Standing on a lush green pastured hill on a cold October day, wind stinging exposed skin, he looked down at the lifeless carcass. He couldn’t help feel pity for its eyes were hanging by thin threads of tissue, picked out by feeding ravens. Guts ravaged opened, strewn across damp grass, likely the work of a fox with cubs, eagerly waiting in a dirt hole somewhere not far away.
So small, so delicate, so gone. Cold and lifeless as a winters day, though the season said spring.
He went home and turned on the box.
To zone out,
to stop freaking out.
The same man appeared as he did most nights, that phoney smile, the success of fame and wealth had made him comfortable, now just motions of puppetry. Convincingly he described, on behalf of a grocery brand, that spring lamb had finally arrived in stores across the nation. It was a time to celebrate, as proven by visions of happy people cooking and dining on lamb as part of their perfect complete lives.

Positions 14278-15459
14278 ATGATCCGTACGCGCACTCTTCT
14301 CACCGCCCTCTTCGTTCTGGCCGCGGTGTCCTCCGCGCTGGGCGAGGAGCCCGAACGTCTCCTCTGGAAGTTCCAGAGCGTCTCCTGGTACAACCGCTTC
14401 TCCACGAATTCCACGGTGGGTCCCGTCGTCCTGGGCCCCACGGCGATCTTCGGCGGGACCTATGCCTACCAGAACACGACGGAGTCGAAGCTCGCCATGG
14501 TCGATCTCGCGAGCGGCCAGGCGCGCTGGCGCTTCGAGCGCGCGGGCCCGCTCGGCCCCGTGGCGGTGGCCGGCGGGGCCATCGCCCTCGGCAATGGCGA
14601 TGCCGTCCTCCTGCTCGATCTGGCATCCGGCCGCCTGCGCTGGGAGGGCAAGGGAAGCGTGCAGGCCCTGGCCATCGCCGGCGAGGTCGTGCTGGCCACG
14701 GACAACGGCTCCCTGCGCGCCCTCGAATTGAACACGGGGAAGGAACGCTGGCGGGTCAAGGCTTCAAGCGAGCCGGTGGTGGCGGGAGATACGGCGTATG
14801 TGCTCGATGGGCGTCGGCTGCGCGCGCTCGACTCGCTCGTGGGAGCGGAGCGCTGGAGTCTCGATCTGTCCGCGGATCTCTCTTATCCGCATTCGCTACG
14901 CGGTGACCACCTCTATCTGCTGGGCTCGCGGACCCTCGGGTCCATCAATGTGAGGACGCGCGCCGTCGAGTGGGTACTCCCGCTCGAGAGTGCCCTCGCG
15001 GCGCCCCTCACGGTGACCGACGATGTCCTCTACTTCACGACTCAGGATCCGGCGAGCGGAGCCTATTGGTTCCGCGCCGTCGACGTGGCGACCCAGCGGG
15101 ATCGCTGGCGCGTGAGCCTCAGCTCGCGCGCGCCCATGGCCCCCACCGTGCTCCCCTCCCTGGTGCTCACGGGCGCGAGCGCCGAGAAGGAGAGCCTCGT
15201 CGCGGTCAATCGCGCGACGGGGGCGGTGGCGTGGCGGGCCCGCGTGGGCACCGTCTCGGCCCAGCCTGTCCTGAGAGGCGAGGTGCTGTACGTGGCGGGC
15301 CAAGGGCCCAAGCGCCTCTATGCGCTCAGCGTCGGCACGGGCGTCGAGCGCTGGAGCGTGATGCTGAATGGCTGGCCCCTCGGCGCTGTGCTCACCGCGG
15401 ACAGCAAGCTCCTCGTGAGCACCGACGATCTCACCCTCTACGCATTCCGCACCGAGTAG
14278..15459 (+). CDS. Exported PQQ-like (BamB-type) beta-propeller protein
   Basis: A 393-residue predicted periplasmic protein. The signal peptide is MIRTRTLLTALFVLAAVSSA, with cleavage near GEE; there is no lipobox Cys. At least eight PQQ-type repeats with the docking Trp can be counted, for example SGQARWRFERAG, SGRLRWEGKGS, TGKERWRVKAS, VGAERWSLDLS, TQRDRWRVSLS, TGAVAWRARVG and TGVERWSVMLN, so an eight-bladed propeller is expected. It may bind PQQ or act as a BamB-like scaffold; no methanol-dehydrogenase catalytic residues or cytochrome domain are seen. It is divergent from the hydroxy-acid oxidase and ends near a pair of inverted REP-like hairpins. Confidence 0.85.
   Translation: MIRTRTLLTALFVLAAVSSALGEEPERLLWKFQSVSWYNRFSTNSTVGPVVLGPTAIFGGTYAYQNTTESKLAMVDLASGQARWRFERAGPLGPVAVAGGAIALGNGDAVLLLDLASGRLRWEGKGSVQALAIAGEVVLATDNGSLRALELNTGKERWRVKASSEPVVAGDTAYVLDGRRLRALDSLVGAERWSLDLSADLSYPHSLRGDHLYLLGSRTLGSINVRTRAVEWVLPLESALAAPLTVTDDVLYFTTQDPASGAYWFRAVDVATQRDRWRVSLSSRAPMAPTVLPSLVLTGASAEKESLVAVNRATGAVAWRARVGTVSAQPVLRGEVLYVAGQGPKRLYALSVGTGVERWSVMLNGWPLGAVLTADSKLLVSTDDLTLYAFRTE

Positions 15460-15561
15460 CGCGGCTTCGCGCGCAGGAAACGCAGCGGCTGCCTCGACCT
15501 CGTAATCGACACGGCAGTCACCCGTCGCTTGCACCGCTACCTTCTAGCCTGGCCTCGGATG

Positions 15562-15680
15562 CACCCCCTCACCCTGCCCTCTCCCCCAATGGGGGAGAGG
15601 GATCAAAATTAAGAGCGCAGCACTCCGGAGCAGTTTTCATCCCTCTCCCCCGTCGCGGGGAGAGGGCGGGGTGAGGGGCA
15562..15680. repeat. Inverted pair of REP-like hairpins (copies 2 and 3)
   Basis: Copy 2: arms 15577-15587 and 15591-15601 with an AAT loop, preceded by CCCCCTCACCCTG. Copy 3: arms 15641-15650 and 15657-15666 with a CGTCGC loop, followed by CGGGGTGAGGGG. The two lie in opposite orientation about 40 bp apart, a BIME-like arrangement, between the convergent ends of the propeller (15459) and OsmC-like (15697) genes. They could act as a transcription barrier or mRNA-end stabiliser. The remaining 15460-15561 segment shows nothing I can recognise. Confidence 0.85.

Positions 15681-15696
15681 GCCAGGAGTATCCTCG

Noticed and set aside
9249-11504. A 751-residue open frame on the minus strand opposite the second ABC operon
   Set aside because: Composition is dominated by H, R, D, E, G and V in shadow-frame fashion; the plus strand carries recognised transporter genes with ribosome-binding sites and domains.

He couldn't help think of the processes and systems behind what he absorbed on the box. So complex, so integral in maintaining calm and balance for a world with such potential for desperate collapse.
He thought about the lamb, those eyeballs, those delicate miniature guts trailing from opened skin under a vulnerable woollen layer.
Was this it? Was this the cyclic nature of things now?
A disconnect. A carelessness. A modern reality.